European stocks closed higher on Wednesday as banking stocks snapped a six-day losing streak.
The pan-European Stoxx 600 was 0.24 percent higher with most sectors trading in positive territory.
The FTSE 100 in London slipped 0.46 percent, the CAC 40 in Paris rose 0.27 percent and the DAX in Frankfurt gained 0.13 percent.
Banks stocks led the gains with Banco Popular climbing 5.5 percent. The Spanish bank Santander raised 750 million euros ($804 million) on Tuesday after selling perpetual bonds - a bond with no maturity date - according to Reuters. Its shares were 2.9 percent higher.
Basic resources stocks were also higher on earnings reports. Rio Tinto jumped 0.9 percent ahead of an earnings publication due out on Wednesday evening.
Looking at particular stocks, Vopak closed under pressure despite the Dutch firm reporting higher-than-expected revenues in the first quarter. AB Foods moved up by 1.2 percent, after reporting a 36 percent increase in profits in its first-half fiscal year. This was driven by a recovery in its sugar business and Primark's strong sales.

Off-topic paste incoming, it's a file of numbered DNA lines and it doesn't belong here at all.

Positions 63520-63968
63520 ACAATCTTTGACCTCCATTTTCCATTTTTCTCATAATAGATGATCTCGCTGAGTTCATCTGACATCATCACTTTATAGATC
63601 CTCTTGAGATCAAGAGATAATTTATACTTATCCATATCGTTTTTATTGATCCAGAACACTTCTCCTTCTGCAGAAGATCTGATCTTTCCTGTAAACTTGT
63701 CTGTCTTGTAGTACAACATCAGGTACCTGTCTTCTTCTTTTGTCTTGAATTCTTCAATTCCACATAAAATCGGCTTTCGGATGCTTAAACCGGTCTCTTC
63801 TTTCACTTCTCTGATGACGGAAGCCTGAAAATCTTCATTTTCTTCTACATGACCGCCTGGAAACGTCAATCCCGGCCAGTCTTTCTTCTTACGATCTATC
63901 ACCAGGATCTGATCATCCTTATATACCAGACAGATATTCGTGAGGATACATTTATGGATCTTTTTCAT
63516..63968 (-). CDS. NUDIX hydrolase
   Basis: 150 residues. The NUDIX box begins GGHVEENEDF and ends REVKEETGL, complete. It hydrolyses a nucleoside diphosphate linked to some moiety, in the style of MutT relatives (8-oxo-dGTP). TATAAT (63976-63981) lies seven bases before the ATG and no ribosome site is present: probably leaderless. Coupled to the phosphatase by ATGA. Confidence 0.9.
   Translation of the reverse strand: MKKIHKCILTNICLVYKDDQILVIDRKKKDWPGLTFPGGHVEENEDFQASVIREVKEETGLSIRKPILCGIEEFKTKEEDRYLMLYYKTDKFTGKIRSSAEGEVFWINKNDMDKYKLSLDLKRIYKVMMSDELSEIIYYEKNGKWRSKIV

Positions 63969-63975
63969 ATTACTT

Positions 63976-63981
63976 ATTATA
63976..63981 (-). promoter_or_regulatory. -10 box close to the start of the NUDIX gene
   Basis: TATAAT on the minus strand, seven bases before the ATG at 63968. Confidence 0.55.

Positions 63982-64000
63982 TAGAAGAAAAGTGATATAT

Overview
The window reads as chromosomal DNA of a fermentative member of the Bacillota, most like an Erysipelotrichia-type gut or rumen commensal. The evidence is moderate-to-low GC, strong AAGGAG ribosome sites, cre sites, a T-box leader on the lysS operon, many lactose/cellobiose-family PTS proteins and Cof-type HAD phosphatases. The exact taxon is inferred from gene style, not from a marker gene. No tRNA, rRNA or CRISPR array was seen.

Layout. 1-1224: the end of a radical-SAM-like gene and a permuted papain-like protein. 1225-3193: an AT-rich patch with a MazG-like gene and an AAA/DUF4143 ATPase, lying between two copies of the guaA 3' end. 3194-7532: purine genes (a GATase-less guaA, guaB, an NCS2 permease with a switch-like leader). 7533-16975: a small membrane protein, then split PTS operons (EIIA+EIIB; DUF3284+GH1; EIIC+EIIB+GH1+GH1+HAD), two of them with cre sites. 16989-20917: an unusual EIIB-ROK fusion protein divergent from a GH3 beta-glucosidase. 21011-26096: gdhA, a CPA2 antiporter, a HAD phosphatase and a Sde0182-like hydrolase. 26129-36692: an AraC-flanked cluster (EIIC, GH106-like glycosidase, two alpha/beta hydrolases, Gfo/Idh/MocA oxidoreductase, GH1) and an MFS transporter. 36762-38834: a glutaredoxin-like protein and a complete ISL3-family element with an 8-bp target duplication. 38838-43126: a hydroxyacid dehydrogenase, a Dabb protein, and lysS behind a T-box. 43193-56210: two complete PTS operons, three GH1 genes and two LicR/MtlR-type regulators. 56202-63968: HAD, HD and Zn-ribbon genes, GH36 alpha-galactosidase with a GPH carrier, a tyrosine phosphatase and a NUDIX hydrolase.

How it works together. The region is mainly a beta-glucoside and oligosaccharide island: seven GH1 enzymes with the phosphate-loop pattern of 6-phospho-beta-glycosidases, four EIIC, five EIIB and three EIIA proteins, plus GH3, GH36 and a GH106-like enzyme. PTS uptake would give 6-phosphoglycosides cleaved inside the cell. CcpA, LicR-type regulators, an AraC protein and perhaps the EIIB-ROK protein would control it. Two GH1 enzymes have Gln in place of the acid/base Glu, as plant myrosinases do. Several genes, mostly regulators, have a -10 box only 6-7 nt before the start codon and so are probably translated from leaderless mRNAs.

In contrast, Burberry slipped more than 7.9 percent after a slowdown in its fourth-quarter comparable sales growth rate. Zalando shares also dropped nearly 4.7 percent after the online retailer saw lower margins on the back of post-Christmas sales.
In the U.S., equities traded mixed on Wednesday, with IBM sending the Dow Jones industrial average lower and Morgan Stanley leading financials after posting quarterly results.
Sterling hits six month-high
Europe is set for another general election this year, after U.K. Prime Minister Theresa May called a snap vote for June 8. The Conservative leader aims to strengthen her parliamentary majority before reaching a Brexit deal with the European Union. Sterling surged to a more than six-month high following the news on expectations that the election could lead to a more market-friendly exit from the EU.
In the U.S., Morgan Stanley reported a 74 percent jump in quarterly profits on Wednesday, buoyed by recent interest rate hikes by the Federal Reserve. The report was in stark contrast to Goldman Sachs' surprise earnings miss in the previous sessions.
In terms of data, the euro zone core inflation was stronger-than-expected in March as the 19 countries sharing the single currency slowed down to 1.5 percent year-on-year. The European Union's statistics office said Wednesday the slight contraction was down from the four-year high of 2 percent in February.